Re “Miracle Mile’s Mirabel moves ahead,” Aug. 27 issue
We have owned a home on Masselin Avenue in the Miracle Mile for 35 years. We moved here because we loved the architecture, the location, the community spirit, the diversity and the many cultural options.
Recently, we spent five hours in the Zoom meeting when [the Mid City West Community Council] voted in favor of the Mirabel project at Cochran and Wilshire despite the strong objections voiced by most of the speakers from the neighborhood.
We were quite frankly stunned that such a project would be approved for the Miracle Mile area. In fact, the 19 board members who voted for the project completely ignored the concerns of the neighborhood and seemed to have made their decision well in advance of the meeting, despite a huge majority of objections voiced prior to the vote.
Because this project will bring more traffic and parking problems, violate the aesthetic harmony and community spirit of the neighborhood because of its size and style, and do nothing to address L.A.’s housing problems, we can only assume that the board members who voted for the project are hoping for some personal gain or have not fully considered the ramifications of such a project.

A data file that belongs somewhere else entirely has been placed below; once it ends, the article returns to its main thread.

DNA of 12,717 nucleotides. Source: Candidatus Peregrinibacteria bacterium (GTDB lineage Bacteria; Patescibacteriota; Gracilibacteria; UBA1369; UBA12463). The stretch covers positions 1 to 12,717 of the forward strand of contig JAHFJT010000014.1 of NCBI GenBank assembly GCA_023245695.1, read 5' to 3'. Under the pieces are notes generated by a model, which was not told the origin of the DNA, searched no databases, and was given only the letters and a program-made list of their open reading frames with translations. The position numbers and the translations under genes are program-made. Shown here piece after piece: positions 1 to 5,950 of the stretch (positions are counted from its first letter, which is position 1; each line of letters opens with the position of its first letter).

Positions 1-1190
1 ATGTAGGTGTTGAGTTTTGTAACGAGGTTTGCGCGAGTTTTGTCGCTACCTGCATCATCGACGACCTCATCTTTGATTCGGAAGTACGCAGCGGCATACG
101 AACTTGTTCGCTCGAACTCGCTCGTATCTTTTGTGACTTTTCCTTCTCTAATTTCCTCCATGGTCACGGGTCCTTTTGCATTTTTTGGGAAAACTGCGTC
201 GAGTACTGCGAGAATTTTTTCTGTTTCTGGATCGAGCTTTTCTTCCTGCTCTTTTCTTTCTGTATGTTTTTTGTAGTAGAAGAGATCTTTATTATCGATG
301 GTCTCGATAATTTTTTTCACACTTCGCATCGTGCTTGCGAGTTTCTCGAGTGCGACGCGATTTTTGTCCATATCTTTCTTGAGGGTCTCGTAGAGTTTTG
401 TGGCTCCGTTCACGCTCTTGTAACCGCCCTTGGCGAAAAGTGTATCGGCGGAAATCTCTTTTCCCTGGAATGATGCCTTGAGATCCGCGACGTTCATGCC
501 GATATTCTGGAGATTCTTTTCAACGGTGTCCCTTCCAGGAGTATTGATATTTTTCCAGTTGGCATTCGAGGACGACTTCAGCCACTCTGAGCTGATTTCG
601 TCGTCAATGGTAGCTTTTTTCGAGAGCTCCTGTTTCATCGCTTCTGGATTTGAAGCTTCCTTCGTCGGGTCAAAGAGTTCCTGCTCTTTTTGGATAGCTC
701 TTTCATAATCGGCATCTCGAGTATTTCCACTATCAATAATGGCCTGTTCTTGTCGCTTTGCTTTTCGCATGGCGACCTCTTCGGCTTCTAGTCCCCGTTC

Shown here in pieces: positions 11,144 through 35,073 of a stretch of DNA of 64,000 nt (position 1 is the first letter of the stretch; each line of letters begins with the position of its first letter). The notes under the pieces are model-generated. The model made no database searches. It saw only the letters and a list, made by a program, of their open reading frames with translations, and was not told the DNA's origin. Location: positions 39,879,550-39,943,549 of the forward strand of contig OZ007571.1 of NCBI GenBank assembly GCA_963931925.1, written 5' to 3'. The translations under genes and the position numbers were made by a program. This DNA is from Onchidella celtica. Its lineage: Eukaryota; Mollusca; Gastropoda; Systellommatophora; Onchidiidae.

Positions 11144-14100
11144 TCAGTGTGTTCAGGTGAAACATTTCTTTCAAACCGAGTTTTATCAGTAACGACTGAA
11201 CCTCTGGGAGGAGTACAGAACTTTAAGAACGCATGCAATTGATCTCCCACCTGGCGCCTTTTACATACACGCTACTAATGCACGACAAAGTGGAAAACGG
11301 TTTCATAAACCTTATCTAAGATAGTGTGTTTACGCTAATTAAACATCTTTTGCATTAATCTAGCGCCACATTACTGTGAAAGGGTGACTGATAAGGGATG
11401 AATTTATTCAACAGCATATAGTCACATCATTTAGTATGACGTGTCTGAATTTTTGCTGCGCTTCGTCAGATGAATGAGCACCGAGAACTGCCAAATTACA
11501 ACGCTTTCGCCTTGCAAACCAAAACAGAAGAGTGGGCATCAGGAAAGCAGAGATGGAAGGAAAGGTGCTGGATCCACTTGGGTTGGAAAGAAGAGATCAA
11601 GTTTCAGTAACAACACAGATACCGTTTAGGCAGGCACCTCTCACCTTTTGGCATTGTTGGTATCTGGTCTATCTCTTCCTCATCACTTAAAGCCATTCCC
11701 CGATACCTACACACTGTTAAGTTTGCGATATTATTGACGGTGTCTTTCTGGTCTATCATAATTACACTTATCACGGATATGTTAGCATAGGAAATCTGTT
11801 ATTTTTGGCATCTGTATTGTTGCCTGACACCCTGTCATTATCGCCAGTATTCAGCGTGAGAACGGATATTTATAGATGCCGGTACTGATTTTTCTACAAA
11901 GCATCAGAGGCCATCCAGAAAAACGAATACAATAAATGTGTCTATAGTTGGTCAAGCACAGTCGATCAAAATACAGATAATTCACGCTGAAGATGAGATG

Some board members mentioned that the developer’s inclusion of 38 moderate and affordable units in addition to the 310 luxury apartments justified approval. In fact, adding such astronomically priced apartments to the city’s abundance of luxury housing will only cause house prices and rents to rise further and defeat anything gained with the 38 reasonable units offered by the developer of the Mirabel. In addition, what will become of the reasonably priced units in the future? Will they remain reasonably priced for future occupants? Will the number of affordable units increase as needed if the city’s housing problems continue to worsen? Doubtful!
The board has done a disservice to the neighborhood and the city, and we can only hope that the city council will recognize that this is not a project the city or the Miracle Mile need.
Ellen and Alan Ehrlich
I find the first sentence of this article pretty misleading: “A 42-story, mixed-use building planned for the Miracle Mile was approved by the Mid City West Community Council earlier this month.”